The labels still focus on infringement and see that as a big issue. Stream ripping sites are getting a lot of attention right now, especially in Australia.
But the shitty way the labels treat the artists who created valuable art “which is worth something” is not an issue to the labels.
Years ago, the labels went to court against artists like Eminem, David Coverdale and Don Henley concerning digital royalties. The labels always paid low royalties on sales of music CDs and vinyl. However, “licensing” music (once upon a time licensing was for movies or commercials only), offered a higher payout to the artist.
The question the artists wanted to know was how is iTunes treated?
The labels said iTunes is a “sale” like a CD sale and the artist is paid the lower royalty rate.
The artists countered that iTunes is a “license,” like for a commercial, as the labels need to license their music to the tech service for the tech service to sell it. This in turn means the artists are meant to be paid the higher royalty rate of up to to 50%.
In the U.S the labels won at the district court level, while the artists won at the appeals court level.
Now this “sales vs license” scenario was relevant up to about 2011 as newer contracts the labels drew up afterwards avoided this problem. Basically, everything is a sale to the labels even the streams from streaming service all so the labels could rip off artists a little bit more.
Not sure if anyone noticed, but Def Leppard was also caught up in this dispute for years with their label, hence the reason why their music wasn’t on any streaming or digital service for a long time. Def Leppard even refuses to let their label license their music until they sorted out the payment issue.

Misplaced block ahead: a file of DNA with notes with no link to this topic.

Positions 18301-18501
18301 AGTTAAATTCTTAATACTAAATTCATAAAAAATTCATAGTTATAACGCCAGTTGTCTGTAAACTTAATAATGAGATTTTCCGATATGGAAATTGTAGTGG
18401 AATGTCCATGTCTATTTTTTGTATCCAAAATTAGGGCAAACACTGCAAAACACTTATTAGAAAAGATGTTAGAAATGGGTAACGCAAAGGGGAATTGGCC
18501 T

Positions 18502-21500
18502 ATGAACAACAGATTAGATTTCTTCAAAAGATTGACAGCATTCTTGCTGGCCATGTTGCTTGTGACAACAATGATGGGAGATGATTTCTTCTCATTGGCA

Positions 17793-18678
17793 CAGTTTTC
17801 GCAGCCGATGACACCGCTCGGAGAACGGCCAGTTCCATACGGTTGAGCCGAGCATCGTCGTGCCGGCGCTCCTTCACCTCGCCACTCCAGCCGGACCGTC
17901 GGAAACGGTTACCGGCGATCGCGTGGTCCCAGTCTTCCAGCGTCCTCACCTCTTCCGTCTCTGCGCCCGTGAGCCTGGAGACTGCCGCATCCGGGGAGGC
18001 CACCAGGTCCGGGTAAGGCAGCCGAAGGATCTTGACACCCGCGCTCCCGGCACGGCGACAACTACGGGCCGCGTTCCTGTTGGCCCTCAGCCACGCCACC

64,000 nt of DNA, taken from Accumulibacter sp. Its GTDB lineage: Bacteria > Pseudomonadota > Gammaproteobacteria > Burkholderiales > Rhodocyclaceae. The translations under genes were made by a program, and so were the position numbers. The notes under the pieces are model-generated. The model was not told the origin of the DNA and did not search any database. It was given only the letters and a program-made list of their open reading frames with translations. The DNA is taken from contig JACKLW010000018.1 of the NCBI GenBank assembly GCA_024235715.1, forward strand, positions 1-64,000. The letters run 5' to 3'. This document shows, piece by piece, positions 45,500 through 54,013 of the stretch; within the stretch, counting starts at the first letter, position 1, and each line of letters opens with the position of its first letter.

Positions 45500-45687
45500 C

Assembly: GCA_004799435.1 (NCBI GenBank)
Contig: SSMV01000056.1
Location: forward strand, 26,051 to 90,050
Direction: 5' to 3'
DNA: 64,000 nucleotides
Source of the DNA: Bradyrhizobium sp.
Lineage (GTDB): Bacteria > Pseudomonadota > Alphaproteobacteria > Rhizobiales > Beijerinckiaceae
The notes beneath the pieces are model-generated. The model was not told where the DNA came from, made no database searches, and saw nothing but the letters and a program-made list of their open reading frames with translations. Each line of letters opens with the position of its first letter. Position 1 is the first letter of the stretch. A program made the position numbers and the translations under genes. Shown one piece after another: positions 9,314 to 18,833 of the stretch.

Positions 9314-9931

And the big issue here is that the record labels really owe a lot of money to artists but they still put out lies that infringement is the biggest challenge they face while they go to court against the artists. But they still put out the propaganda that when they ask for longer copyright terms, it’s for the artists, when they ask for stream ripping sites to be taken down, it’s also for the artists. Basically everything the labels do is for the artists, except payments.
Furthermore, all the labels know that their power in the market is based on the content they hold. In this case, it’s the songs they hold on behalf of artists.
So the Copyright Act in the U.S gives creators the right to terminate a copyright grant they have given to a corporation after a 35-year period.
And of course there are a lot of artists who created works which ended up becoming very valuable, who want to reclaim their copyrights.
Basically artists who released music up to 1984 have put in claims to get their works back.
Then it will be 1985 releases and before you know it, the 1990s artists will want to their rights back. And if you grew up in this period, you know that there are a lot of great songs that make a lot of money, which the labels don’t want to lose control of and the artists who want to get those songs back under their control.
But the labels will not let it happen without a fight in the courts.
And they are using their own interpretation of the law which could bog down the proceedings for years while lawyers argue words in the Act and how they can be interpreted.
And the big thing the labels are sticking with is the “works for hire” principle which worked a treat for the movie studios.
Basically if an employee creates something as a work for hire, it means the employer is the owner of the work and the work can not be terminated. So the labels are basically saying that the artists are employees, which we all know is bullshit, because I am sure the artists didn’t get monies added to a pension fund or holiday pay and what not.
Also when the artist wrote that hit song, it wasn’t because they were an employee of the label, it was because they had an idea, either at band practice, or at soundcheck, or in their hotel room or bedroom.
But hey, I guess power corrupts and always wins. It’s time all of the artists started terminating their rights with the corporations.